average approximation errors (Err_{max}/Err_{mean}) are
evaluated over arange of TK parameters. A model-sparsity choice of k=2 was
determined to be adequate for the Patlak model (Err_{max}/Err_{mean}=10^{-28}%/10^{-30}%). Similarly, k=3 was adequate for the e-Tofts model (Err_{max}/Err_{mean}=2%/0.008%).

Figure 3: TK model order
masks derived from (a) reference (R=1), and (b) temporal FD
reconstruction (R=20). Two cases with different tumor characteristics are shown. Both (a) and
(b) depict qualitatively similar spatial patterns. In the case of meningioma,
the e-Tofts model was assigned to majority of the tumor pixels. In the glioblastoma case, pixels in the tumor rim were assigned the e-Tofts
model, the pixels in the tumor core were assigned either the vp model or the
Patlak model. This pattern was consistent with brain tumor DCE-MRI literature ^{10}.

Figure 4: Comparison of TK parameters
on a Meningioma case: (a) shows the TK parameter maps; (b) shows the histograms
of the pixels as marked by the ROI in (a). The Ktrans, and ve maps from the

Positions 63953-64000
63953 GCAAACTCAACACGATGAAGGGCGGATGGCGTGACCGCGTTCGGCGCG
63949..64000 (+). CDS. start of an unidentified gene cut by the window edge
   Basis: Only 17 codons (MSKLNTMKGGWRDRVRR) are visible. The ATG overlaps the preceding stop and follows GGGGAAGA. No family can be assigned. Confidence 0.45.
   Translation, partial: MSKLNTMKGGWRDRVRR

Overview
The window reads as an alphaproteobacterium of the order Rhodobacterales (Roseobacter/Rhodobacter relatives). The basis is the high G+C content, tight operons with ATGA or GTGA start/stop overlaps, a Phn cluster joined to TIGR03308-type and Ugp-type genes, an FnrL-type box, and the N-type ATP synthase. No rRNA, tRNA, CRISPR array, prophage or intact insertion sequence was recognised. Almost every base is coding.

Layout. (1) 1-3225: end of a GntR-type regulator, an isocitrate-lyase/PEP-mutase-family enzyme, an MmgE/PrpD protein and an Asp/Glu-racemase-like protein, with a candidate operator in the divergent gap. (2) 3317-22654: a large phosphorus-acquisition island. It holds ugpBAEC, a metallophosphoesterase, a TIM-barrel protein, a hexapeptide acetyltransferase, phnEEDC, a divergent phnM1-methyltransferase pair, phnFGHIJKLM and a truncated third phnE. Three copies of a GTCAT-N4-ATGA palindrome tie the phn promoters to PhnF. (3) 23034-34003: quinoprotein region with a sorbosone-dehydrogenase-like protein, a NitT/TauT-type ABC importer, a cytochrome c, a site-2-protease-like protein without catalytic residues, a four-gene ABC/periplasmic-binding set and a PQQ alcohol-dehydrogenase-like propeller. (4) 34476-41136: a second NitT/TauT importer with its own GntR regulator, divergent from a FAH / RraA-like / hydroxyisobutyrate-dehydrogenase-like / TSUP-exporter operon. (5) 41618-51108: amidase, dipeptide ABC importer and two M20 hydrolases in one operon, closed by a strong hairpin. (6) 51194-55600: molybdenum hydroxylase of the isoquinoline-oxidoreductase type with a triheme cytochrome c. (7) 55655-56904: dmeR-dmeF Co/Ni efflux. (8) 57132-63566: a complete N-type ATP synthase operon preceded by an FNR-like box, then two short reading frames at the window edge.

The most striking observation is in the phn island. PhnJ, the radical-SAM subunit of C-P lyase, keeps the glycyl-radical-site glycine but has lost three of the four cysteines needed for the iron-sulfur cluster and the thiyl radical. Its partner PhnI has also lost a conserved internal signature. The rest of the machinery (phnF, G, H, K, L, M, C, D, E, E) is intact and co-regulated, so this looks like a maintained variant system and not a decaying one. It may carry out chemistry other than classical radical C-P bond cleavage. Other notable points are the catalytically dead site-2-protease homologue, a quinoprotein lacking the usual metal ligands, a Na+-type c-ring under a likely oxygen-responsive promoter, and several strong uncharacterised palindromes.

proposed reconstruction depict closer trends to the reference, while the maps
from tFD reconstruction depict underestimation. This is also evident in the ROI
histograms.

Figure 5: Comparison
of TK parameters on a glioblastoma case: (a) shows the TK parameter maps; (b)
shows the histograms of the pixels as marked by the ROI in (a). The ve, and vp
maps from the proposed reconstruction and tfD reconstruction depict similar
trends as the reference. In contrast to tFD approach, the Ktrans map from the
proposed approach depicts small noisy oscillations,
however the ROI histograms reveal that the overall distribution is preserved.